United States District Court, D. Massachusetts
MEMORANDUM AND ORDER ON DEFENDANTS' MOTIONS FOR
RICHARD G. STEARNS UNITED STATES DISTRICT JUDGE
and Jean Egan brought this lawsuit against Daikin North
America, LLC (Daikin NA), Daikin Applied Americas, Inc.
(Daikin AA), and DACA Delaware Dissolution Trust (DACA Trust)
for damages caused by an allegedly defective HVAC
system. The Complaint sets out three claims:
breach of express and implied warranties (Count I); negligent
misrepresentation (Count II); and intentional
misrepresentation (Count III). Defendants move for summary
judgment on all counts. For the reasons to be explained, Daikin
AA and Daikin NA's motions for summary judgment will be
allowed, while DACA Trust's motion will be denied, except
for the Count I claims of breach of express warranty and
breach of implied warranty of fitness for a particular
purpose, which will be allowed.
facts, viewed in the light most favorable to the Egans as the
nonmoving party, are as follows. In 2009, the Egans purchased
and began renovating their home at 5 Commonwealth Avenue in
Boston, Massachusetts. As part of the renovation, the Egans
purchased a Daikin VRV III heating and cooling system, which
included twenty-one indoor fan coil units
(FCUs). The coils are composed of copper coils,
aluminum fins, and galvanized header plates. A non-conductive
Styrofoam drain pan sits beneath to collect water that drips
from the coils.
Egans hired Allied Consulting Engineering Services, Inc., as
their HVAC engineer. Allied coordinated with the Egans'
architect, Dell Mitchell Architects, to engineer and design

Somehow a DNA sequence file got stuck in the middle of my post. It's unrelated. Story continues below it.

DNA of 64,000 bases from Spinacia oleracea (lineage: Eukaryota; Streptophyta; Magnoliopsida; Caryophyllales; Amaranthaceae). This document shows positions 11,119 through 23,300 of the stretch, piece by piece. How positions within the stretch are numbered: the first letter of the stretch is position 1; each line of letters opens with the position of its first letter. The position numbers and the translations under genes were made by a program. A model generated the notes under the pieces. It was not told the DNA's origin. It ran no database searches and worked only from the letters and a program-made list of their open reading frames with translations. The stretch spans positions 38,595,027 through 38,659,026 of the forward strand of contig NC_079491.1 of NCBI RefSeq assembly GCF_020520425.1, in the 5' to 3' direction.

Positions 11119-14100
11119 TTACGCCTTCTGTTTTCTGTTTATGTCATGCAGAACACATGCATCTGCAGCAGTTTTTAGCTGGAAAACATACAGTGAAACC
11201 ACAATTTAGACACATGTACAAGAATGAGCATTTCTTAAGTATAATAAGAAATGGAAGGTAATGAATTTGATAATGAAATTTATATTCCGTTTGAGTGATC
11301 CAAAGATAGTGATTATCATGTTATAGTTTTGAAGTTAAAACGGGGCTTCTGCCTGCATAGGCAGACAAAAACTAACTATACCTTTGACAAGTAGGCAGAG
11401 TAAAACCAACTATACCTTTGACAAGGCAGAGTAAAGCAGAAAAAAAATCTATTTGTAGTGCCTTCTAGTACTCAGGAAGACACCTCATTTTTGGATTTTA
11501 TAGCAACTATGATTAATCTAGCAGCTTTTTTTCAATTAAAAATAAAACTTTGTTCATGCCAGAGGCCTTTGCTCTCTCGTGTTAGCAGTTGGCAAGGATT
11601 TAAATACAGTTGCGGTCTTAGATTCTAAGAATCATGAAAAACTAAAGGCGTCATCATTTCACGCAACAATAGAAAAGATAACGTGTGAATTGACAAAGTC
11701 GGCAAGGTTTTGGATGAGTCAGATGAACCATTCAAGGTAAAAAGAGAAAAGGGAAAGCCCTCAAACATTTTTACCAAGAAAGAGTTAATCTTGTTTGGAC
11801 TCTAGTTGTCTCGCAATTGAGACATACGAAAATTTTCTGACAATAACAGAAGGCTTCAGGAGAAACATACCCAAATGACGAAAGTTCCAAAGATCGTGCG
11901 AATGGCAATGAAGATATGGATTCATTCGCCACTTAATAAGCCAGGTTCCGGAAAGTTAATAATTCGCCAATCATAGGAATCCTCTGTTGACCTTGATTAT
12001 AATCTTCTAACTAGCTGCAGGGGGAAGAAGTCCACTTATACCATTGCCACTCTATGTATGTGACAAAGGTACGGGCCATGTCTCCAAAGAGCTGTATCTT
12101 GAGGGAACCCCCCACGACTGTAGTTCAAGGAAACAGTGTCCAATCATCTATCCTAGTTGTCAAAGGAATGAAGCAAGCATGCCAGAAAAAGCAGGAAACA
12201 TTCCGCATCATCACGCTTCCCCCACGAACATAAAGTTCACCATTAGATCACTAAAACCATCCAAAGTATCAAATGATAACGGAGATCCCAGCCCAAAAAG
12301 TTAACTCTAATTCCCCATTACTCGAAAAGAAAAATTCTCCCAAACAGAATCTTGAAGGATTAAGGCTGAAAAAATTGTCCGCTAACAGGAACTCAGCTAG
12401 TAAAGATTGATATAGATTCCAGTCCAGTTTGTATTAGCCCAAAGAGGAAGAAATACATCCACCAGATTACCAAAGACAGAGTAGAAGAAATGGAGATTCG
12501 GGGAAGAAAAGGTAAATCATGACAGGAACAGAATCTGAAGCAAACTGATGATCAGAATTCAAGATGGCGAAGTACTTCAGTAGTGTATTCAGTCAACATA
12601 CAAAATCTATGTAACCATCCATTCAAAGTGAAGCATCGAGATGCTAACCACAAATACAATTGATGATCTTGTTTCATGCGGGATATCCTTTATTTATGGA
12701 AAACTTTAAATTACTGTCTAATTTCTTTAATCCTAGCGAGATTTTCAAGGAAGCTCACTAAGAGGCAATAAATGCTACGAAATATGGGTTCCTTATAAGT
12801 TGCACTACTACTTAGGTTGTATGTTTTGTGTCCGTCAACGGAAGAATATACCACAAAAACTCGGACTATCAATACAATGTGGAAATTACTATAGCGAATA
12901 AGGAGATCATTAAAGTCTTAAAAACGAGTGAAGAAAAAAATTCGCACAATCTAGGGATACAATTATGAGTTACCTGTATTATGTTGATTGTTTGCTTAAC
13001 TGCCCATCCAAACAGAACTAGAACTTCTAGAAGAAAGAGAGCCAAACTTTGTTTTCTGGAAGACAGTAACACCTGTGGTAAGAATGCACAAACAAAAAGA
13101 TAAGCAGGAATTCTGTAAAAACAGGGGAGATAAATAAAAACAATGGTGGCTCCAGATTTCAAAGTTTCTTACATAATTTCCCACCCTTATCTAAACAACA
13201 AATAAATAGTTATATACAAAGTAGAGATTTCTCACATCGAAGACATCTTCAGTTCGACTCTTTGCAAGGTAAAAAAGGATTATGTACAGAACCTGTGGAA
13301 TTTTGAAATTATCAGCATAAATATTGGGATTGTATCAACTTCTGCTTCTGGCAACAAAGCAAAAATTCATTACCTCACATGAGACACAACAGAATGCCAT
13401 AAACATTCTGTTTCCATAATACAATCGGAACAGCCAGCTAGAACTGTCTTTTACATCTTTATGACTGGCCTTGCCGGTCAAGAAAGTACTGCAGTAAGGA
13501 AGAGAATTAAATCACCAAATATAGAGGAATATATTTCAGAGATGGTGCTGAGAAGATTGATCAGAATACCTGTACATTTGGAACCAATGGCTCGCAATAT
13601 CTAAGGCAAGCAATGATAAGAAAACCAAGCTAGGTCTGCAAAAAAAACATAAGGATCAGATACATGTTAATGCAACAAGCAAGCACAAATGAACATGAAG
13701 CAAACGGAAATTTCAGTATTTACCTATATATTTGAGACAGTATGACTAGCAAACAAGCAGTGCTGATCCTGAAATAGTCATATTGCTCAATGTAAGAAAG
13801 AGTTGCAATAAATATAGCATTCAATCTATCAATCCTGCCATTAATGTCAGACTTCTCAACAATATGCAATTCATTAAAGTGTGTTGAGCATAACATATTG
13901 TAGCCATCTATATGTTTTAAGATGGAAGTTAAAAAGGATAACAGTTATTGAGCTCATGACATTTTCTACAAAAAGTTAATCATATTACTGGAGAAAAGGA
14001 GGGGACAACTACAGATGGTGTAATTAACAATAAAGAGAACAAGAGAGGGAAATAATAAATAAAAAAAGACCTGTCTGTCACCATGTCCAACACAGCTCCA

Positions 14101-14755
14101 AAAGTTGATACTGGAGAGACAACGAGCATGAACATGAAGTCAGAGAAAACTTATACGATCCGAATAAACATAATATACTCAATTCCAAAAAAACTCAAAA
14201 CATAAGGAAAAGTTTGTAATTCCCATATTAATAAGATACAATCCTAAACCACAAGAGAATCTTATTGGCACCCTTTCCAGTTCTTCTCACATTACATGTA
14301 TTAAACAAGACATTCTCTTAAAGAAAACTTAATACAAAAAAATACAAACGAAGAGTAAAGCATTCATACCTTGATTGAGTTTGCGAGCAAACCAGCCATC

the HVAC system. A subcontractor, Climate Engineering, LLC,
then installed the system.
2016, the Egans began experiencing problems with the HVAC
coils. They bought replacement coils from Daikin NA and
replacement components from Daikin AA. They also hired New
England Cooling Towers (NECT) to install shutoff valves,
which allowed them to isolate individual coil failures
without affecting the entire system.
August 30, 2017, the Egans initiated this lawsuit. They
allege that the HVAC system was defectively designed because
the coils were susceptible to premature
judgment is appropriate when, based upon the pleadings,
affidavits, and depositions, “there is no genuine
dispute as to any material fact and the movant is entitled to
judgment as a matter of law.” Fed.R.Civ.P. 56(a).
“To succeed, the moving party must show that there is
an absence of evidence to support the nonmoving party's
position.” Rogers v. Fair, 902 F.2d 140, 143
(1st Cir. 1990). “‘[T]he mere existence of a
scintilla of evidence' is insufficient to defeat a
properly supported motion for summary judgment.”
Torres v. E.I. Dupont De Nemours & Co., 219 F.3d
13, 18 (1st Cir. 2000), quoting Anderson v. Liberty
Lobby, Inc., 477 U.S. 242, 252 (1986).
the Corporate Veil
preliminary matter, the Egans contend that all three
defendants are liable for claims stemming from the sale of
their HVAC system. While DACA Trust concedes that it provided
a one-year warranty on the HVAC coils, Daikin AA and Daikin
NA dispute their role in the sale. The Egans maintain that
Daikin AA can be held liable for the sale because it
“directed” Stebbin-Duffy's sale of the
system. Opp'n (Dkt # 69) at 1. Specifically, it
“employed Stebbins-Duffy as a manufacturer's
representative; distributed components of the VRV III system
to Stebbins-Duffy for sale to the plaintiffs; and compensated
Stebbins-Duffy based on its sale of the VRV III
system.” Id. at 7. However, as Daikin AA
points out, it did not manufacture, distribute, or sell the
Egans' HVAC system. Further, Stebbins-Duffy had
contracted with F.W. Webb Company to supply Daikin
products. Daikin NA, for its part, did not exist
until 2013, four years after the Egans purchased their HVAC
system. NSOF (Dkt # 46) ¶¶ 17, 22.
Egans counter that they are “entitled to pierce the
corporate veil and treat [the Daikin] defendants as a single
entity” because, among other things, Michael Hastings,
a Field Support Manager at Daikin NA, testified that DACA is